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Traveler's Diarrhea


Traveler's diarrhea causes your bowel movements (BMs) to become loose and watery. It is often caused by bacteria (bak-TEE-ree-ah), viruses, or parasites in food and water infected with bowel movements (BM). It most commonly occurs in certain areas of Asia, the Middle East, Africa, Mexico, and Central and South America. Traveler's diarrhea usually lasts a few days.


You have the right to help plan your care. Learn about your health condition and how it may be treated. Discuss treatment options with your caregivers to decide what care you want to receive. You always have the right to refuse treatment.


Without treatment you may lose too much water and electrolytes (salts) from your body. This is called dehydration (dee-heye-DRAY-shen). If you take medicine to treat your diarrhea, you may have side effects from the medicine.


  • Informed consent is a legal document that explains the tests, treatments, or procedures that you may need. Informed consent means you understand what will be done and can make decisions about what you want. You give your permission when you sign the consent form. You can have someone sign this form for you if you are not able to sign it. You have the right to understand your medical care in words you know. Before you sign the consent form, understand the risks and benefits of what will be done. Make sure all your questions are answered.
  • Intake and output: Caregivers will keep track of the amount of liquid you are getting. They also may need to know how much you are urinating. Ask how much liquid you should drink each day. Ask caregivers if they need to measure or collect your urine.
  • An IV is a small tube placed in your vein that is used to give you medicine or liquids.
  • Medicines:
    • Antibiotics: This medicine is given to help treat or prevent an infection caused by bacteria.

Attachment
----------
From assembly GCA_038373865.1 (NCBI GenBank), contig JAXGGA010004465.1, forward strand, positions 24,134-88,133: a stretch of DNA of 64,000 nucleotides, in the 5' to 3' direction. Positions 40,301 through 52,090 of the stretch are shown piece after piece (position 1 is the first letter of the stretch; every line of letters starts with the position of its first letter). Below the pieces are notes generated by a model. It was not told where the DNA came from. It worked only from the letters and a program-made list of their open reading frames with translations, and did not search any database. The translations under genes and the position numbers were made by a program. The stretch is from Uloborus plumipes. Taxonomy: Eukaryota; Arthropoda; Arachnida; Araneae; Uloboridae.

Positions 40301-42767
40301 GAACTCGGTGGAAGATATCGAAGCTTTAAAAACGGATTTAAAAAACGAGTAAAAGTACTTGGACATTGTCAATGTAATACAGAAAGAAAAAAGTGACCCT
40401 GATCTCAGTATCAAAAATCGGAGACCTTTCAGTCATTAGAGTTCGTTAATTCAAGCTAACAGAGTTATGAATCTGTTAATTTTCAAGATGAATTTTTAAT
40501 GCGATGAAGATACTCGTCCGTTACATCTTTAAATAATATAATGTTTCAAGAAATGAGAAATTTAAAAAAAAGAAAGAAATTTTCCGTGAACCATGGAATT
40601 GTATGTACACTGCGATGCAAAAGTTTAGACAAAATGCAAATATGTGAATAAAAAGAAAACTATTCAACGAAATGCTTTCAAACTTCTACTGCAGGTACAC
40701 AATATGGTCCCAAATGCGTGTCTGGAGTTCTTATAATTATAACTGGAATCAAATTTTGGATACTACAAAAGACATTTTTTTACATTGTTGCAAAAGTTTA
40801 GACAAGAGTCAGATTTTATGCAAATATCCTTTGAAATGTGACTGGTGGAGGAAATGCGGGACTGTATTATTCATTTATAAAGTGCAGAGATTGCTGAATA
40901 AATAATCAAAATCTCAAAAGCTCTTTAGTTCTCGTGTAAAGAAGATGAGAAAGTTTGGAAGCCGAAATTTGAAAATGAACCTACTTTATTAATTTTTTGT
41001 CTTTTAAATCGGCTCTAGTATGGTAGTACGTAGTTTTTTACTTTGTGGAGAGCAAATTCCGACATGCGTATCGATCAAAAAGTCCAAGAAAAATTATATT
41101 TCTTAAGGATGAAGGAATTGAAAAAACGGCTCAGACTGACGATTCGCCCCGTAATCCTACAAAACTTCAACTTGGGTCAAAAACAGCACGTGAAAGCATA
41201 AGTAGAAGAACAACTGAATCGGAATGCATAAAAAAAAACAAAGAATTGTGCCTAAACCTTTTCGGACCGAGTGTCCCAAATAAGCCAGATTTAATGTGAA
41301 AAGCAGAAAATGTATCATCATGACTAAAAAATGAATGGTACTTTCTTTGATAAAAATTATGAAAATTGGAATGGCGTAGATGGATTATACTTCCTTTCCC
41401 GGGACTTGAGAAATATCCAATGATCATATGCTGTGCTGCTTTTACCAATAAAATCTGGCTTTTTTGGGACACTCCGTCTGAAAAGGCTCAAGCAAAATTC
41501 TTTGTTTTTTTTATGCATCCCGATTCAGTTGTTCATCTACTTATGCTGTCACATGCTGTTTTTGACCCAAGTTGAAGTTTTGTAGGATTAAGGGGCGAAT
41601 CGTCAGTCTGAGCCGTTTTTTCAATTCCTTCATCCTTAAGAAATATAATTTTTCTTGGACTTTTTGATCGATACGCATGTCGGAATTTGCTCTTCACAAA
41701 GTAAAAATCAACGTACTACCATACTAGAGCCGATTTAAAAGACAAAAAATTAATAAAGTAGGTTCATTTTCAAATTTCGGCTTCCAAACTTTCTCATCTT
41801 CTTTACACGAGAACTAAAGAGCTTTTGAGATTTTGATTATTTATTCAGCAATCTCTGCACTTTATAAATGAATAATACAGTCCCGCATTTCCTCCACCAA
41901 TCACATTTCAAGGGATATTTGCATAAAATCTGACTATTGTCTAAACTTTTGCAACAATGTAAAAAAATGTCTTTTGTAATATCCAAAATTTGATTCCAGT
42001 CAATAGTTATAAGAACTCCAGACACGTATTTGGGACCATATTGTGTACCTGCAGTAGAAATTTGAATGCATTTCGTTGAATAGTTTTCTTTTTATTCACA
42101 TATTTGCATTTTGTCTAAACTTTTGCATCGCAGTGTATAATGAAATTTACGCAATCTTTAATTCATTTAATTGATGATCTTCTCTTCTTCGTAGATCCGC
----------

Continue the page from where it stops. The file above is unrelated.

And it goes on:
• Antidiarrheal medicine: This medicine is given to decrease the amount of diarrhea you are having. Some of these medicines coat the intestine (bowel) and make the BM less watery. Other antidiarrheal medicine works by slowing down how fast the intestine is moving.
    • Antinausea medicine: This medicine may be given to calm your stomach and prevent vomiting.
    • Antiparasitic medicine: This medicine may be given to kill parasites. Parasites are living things that feed or eat off of other living things.
  • Tests:
    • Pulse oximeter: A pulse oximeter is a device that measures the amount of oxygen in your blood. A cord with a clip or sticky strip is placed on your finger, ear, or toe. The other end of the cord is hooked to a machine. Never turn the pulse oximeter or alarm off. An alarm will sound if your oxygen level is low or cannot be read.
    • Stool Sample: A sample of your BM is sent to a lab for tests. The BM may show what germ is causing your illness. This helps caregivers learn what medicine is best to treat you.
    • Vital signs: Caregivers will check your blood pressure, heart rate, breathing rate, and temperature. They will also ask about your pain. These vital signs give caregivers information about your current health.
  • Weight: You may be weighed each day. Caregivers compare your weight from day to day. This helps caregivers see how much body fluid you have. When you lose too much body fluid you can become dehydrated (dee-HEYE-drayt-ed). If you have too much body fluid, you may have trouble breathing and get swollen ankles. Your body cannot work well when it has too much or too little fluid.

Further information

Always consult your healthcare provider to ensure the information displayed on this page applies to your personal circumstances.

Learn more about Traveler's Diarrhea (Inpatient Care)

Associated drugs

Micromedex® Care Notes

Symptoms and treatments

Mayo Clinic Reference